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Detail of outcome
In this consultation, the government invited views on how to improve HMRC’s risk assessment of large businesses and, in particular, the Business Risk Review (BRR).
Most respondents thought that the existing BRR works well, but there were several suggestions about how HMRC could improve the process. These included increasing the number of risk categories, taking more account of the tax risk management work already required by large businesses, more clarity on the advantages and disadvantages of classification into particular risk categories, and continuous dialogue between HMRC’s Customer Compliance Managers and their customers on reducing tax risks.
HMRC will develop a new version of the BRR that will reflect some of the proposals mentioned above, with the intention of piloting later this year across a defined group of customers. The pilot will run alongside existing BRRs, minimising disruption. As long as the pilot delivers the desired outcomes, the improved BRR will be rolled out in 2019 to 2020.
The document, ‘Large Business compliance – enhancing our risk assessment approach (summary of responses)’:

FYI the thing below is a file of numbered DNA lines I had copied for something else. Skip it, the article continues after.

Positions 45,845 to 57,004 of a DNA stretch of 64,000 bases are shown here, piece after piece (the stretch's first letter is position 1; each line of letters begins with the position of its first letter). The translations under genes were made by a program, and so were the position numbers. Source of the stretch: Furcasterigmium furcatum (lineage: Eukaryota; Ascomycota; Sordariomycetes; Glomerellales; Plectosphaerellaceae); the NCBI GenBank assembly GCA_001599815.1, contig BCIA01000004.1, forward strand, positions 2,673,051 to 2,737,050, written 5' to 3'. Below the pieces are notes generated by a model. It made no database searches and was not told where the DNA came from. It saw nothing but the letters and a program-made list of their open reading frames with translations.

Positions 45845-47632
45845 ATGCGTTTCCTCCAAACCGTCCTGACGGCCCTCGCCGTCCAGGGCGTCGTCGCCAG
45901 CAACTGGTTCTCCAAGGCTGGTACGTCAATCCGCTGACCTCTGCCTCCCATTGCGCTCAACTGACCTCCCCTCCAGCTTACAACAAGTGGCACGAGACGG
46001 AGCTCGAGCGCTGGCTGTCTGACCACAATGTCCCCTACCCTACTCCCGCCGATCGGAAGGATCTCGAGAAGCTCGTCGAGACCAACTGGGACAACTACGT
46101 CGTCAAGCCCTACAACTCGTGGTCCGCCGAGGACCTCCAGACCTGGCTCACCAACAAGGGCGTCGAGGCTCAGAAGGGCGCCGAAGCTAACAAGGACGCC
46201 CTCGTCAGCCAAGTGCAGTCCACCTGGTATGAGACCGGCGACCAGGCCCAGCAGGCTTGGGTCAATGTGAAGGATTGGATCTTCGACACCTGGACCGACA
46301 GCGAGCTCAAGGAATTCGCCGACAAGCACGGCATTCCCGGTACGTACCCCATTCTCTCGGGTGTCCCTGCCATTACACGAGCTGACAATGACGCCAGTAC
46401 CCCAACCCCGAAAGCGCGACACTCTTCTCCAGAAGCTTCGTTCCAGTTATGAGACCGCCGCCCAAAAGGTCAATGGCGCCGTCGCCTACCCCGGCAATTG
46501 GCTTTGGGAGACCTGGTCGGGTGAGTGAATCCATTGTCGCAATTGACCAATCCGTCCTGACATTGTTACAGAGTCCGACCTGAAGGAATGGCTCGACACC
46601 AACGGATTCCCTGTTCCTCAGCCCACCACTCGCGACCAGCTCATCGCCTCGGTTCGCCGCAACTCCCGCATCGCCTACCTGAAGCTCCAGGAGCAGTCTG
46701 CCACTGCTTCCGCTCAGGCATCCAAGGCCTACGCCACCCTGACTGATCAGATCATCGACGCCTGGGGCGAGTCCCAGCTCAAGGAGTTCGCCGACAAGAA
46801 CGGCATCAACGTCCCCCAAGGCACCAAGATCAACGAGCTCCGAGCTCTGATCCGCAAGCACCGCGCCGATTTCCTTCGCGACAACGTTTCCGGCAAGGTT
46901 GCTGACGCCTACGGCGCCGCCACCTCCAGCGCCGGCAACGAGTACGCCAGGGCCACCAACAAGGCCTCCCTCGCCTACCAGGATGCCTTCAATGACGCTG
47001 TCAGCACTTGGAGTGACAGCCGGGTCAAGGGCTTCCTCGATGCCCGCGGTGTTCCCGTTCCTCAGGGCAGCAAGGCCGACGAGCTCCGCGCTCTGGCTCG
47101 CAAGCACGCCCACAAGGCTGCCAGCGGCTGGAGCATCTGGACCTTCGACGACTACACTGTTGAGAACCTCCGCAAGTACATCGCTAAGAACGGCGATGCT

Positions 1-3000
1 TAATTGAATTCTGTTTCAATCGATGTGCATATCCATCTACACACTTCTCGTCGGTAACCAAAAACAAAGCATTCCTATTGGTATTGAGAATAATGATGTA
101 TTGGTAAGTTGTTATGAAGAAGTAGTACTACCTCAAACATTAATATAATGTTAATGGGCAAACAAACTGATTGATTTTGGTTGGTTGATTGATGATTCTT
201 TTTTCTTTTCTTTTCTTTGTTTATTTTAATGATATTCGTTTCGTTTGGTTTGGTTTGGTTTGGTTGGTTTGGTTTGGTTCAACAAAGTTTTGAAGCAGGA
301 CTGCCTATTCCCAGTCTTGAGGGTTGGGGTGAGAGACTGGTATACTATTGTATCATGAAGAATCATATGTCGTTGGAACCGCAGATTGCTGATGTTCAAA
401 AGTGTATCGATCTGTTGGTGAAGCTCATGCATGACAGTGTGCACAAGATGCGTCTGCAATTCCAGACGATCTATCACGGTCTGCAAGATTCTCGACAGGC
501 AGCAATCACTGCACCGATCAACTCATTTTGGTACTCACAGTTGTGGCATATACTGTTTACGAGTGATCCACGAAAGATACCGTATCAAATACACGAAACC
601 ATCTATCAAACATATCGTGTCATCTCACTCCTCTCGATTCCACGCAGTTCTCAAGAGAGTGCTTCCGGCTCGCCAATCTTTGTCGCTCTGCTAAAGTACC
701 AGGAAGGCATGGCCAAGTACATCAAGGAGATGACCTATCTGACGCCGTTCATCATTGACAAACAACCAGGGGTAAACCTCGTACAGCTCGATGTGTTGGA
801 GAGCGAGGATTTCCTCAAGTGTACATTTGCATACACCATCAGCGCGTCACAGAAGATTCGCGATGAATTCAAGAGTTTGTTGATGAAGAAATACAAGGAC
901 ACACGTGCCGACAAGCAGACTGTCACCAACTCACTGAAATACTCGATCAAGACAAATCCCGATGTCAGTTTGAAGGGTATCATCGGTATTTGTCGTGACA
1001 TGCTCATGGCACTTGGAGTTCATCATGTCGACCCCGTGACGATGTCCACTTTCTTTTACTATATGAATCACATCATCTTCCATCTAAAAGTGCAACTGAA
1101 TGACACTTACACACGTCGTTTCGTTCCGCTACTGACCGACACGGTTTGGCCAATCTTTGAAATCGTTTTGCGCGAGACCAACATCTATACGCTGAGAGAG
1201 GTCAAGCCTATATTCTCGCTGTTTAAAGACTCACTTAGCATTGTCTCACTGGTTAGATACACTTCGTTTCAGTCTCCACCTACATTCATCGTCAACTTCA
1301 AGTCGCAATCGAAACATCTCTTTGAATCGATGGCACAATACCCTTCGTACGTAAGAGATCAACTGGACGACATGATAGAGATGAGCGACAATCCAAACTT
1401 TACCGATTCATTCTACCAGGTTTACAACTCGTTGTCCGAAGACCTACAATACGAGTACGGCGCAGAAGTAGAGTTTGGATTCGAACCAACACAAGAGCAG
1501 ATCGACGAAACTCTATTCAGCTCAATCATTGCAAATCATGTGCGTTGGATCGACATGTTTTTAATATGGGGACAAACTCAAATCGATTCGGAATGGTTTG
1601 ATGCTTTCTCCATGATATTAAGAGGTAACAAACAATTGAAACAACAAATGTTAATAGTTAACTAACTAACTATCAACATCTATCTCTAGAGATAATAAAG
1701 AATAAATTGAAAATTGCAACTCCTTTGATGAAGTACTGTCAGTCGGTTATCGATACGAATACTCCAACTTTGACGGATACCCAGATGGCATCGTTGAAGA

- sets out the background to the consultation
- outlines the responses to the consultation
- sets out the government’s response
The Business Risk Review (BRR) is a core feature of how HMRC manages the tax compliance of the largest businesses. Customer Relationship Managers currently conduct a periodic BRR of each large business, assessing their risk profile and placing them into a binary ‘low risk’/‘non-low risk’ category. This assessment is a key determinant of the level of scrutiny and resource the business receives from HMRC. The process, while still effective, has undergone limited change since its introduction 10 years ago.
We are seeking your views on how a refreshed BRR approach, potentially with more (e.g. 4-5) risk categories tailored to the tax risks encountered in the large business population, will:
- support HMRC in maintaining a shift in large business compliance behaviours
- provide greater clarity and confidence for large businesses - for example, the BRR could place businesses into a low risk, low-moderate risk, high-moderate risk, high risk and significant risk category